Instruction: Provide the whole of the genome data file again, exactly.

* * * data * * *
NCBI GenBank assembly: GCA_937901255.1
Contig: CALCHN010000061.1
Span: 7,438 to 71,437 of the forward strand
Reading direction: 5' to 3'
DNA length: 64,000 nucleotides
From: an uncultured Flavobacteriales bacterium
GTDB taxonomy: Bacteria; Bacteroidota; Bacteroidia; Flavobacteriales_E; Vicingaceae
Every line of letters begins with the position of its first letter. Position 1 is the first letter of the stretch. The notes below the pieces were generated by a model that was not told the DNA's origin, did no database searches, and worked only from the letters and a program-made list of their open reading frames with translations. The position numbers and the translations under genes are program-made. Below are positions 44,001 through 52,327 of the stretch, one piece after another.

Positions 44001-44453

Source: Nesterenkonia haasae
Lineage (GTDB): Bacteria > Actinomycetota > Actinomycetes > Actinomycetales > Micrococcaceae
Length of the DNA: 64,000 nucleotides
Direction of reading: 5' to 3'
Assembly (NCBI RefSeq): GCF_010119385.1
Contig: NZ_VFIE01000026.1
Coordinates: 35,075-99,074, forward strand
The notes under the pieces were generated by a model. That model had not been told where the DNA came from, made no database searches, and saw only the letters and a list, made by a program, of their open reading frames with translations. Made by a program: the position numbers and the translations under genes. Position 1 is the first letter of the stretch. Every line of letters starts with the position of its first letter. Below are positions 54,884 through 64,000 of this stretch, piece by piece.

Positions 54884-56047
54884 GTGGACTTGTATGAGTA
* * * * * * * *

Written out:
NCBI GenBank assembly: GCA_937901255.1
Contig: CALCHN010000061.1
Span: 7,438 to 71,437 of the forward strand
Reading direction: 5' to 3'
DNA length: 64,000 nucleotides
From: an uncultured Flavobacteriales bacterium
GTDB taxonomy: Bacteria; Bacteroidota; Bacteroidia; Flavobacteriales_E; Vicingaceae
Every line of letters begins with the position of its first letter. Position 1 is the first letter of the stretch. The notes below the pieces were generated by a model that was not told the DNA's origin, did no database searches, and worked only from the letters and a program-made list of their open reading frames with translations. The position numbers and the translations under genes are program-made. Below are positions 44,001 through 52,327 of the stretch, one piece after another.

Positions 44001-44453

Source: Nesterenkonia haasae
Lineage (GTDB): Bacteria > Actinomycetota > Actinomycetes > Actinomycetales > Micrococcaceae
Length of the DNA: 64,000 nucleotides
Direction of reading: 5' to 3'
Assembly (NCBI RefSeq): GCF_010119385.1
Contig: NZ_VFIE01000026.1
Coordinates: 35,075-99,074, forward strand
The notes under the pieces were generated by a model. That model had not been told where the DNA came from, made no database searches, and saw only the letters and a list, made by a program, of their open reading frames with translations. Made by a program: the position numbers and the translations under genes. Position 1 is the first letter of the stretch. Every line of letters starts with the position of its first letter. Below are positions 54,884 through 64,000 of this stretch, piece by piece.

Positions 54884-56047
54884 GTGGACTTGTATGAGTA